Artificial intelligence has brought the concept of self-driving cars and personalized ads on the web and many more things and now the reports suggest that it is also invading the world of medicine as well. In radiology, artificial intelligence is increasingly helping the doctors to do their jobs profoundly. A computer program that helps the doctors and experts in diagnosing strokes garnered approval from the United States Food and Administration earlier this year. One of the most intriguing lines of research seeks to train computers to diagnose one of the deadliest of all malignancies, pancreatic cancer when the disease is still readily treatable.
This is the vision of Dr. Elliot Fishman who is a professor of radiology at Johns Hopkins Medicine in Baltimore. Artificial intelligence and radiology are considered to be a natural match as so much of the task of reading images involves pattern recognition. It is a dream that has taken more than decades in making, as stated by Fishman. He was also reported saying that when he started in radiology, they said not to worry about reading the chest x-rays because the computers will read them. That was 35 years ago.
The computers still can’t perform the tasks of reading chest x-rays, despite the sky-high expectations and more than a little hype around the role of artificial intelligence. Fishman is undaunted as he turns this technology on the pancreatic cancer. This disease is a huge challenge. Only about 7% of the patients given a pancreatic cancer diagnosis are alive five years later. One of the reasons the disease is so deadly is that the doctors generally diagnose it when it is too late to remove the tumors with surgical procedures. Fishman and his team are looking for ways to change that by training computers to recognise pancreatic cancer early.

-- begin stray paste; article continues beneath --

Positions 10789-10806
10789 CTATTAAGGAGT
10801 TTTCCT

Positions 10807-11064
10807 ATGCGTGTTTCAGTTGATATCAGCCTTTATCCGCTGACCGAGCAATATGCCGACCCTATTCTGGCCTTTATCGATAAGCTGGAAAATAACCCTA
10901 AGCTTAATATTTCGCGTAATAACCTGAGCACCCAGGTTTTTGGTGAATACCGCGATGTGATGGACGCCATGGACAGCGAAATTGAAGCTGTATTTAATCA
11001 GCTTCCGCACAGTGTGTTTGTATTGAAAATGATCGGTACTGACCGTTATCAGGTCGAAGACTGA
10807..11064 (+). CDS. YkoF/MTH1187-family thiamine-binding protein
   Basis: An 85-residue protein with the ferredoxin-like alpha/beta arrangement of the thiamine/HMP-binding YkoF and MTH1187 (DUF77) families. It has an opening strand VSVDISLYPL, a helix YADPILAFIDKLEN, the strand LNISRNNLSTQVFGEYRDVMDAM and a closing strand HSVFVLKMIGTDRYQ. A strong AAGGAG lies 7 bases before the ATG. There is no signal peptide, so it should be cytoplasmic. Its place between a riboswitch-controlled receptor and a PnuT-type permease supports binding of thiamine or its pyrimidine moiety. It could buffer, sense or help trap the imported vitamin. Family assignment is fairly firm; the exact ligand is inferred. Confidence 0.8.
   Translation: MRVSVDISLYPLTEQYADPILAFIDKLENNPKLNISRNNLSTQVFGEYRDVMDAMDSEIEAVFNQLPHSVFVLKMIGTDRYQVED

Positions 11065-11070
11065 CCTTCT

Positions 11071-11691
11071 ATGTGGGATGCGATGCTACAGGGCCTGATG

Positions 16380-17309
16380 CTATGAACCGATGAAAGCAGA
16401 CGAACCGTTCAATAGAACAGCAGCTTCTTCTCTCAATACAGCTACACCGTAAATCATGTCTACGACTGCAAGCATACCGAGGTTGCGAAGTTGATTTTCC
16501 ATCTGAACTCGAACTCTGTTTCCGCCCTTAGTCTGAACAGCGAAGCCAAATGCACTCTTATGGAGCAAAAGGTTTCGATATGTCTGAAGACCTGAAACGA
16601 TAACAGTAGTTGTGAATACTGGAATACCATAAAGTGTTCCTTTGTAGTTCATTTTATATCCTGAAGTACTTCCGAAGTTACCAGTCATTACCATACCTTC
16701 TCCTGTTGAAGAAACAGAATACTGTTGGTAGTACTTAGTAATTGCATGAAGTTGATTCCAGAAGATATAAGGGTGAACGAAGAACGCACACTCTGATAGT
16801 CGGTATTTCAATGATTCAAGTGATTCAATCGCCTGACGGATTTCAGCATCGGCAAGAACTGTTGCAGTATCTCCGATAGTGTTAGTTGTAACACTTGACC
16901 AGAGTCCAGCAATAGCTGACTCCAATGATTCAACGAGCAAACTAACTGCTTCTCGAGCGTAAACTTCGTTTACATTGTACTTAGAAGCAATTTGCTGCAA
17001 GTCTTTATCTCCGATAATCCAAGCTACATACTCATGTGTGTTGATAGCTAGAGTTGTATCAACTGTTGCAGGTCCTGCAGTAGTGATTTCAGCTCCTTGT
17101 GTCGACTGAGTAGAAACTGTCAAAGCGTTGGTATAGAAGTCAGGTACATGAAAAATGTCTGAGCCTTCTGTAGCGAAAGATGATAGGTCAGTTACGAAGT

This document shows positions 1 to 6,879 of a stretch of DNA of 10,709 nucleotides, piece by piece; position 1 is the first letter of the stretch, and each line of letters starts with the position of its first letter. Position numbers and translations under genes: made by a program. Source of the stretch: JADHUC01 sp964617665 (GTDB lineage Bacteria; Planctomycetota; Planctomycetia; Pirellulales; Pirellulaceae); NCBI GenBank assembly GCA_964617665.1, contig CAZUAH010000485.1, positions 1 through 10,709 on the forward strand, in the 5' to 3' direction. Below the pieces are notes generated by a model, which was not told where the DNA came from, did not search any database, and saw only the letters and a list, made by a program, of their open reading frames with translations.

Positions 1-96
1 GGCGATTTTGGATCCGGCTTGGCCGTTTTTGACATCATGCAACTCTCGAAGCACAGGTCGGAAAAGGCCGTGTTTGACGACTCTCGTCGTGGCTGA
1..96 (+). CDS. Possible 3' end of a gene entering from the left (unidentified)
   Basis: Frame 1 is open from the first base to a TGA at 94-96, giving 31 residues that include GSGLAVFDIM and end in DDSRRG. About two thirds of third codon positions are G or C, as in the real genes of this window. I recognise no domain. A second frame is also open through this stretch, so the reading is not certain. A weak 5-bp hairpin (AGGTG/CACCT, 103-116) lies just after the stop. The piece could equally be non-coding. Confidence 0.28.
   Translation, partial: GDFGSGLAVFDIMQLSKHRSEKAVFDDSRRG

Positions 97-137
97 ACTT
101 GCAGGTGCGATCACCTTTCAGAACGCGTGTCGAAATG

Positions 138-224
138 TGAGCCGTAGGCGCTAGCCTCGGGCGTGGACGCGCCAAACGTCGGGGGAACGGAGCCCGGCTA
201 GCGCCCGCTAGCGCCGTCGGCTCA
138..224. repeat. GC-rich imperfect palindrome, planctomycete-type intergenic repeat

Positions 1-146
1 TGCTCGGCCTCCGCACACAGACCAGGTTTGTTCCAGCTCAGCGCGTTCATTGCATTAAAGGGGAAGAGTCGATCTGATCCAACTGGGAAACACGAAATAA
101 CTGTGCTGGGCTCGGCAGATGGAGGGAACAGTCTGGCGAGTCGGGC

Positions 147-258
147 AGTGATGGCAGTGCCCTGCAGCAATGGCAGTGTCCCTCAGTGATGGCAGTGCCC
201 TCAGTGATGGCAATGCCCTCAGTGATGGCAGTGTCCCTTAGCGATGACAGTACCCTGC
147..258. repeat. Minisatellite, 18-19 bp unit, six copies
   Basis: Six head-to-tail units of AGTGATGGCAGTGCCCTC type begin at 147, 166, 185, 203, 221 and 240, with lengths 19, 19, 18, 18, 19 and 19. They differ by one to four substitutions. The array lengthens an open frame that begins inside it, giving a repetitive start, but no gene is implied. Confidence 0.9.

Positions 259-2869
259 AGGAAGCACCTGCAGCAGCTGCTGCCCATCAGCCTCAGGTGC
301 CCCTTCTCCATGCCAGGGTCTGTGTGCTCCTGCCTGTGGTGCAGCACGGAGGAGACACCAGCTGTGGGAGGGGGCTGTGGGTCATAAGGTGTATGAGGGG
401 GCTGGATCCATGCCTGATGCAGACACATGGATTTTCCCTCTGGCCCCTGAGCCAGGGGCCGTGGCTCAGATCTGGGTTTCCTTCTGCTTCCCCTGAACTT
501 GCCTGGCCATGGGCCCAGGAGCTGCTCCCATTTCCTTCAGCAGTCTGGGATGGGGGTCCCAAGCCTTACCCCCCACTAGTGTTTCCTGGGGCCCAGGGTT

Americans got 40 million CT scans of the abdomen every single year for everything from car accidents to mild back pain. If a computer program with expert abilities could help look for pancreatic tumors in all those scans, imagine how easy it would become. Dr. Karen Horton, chair of the Johns Hopkins radiology department and Fishman’s collaborator on the project was reported saying that this is the ultimate opportunity to be able to diagnose it before you have any symptoms and at a stage where it is even maybe too subtle for a radiologist to be able to detect it.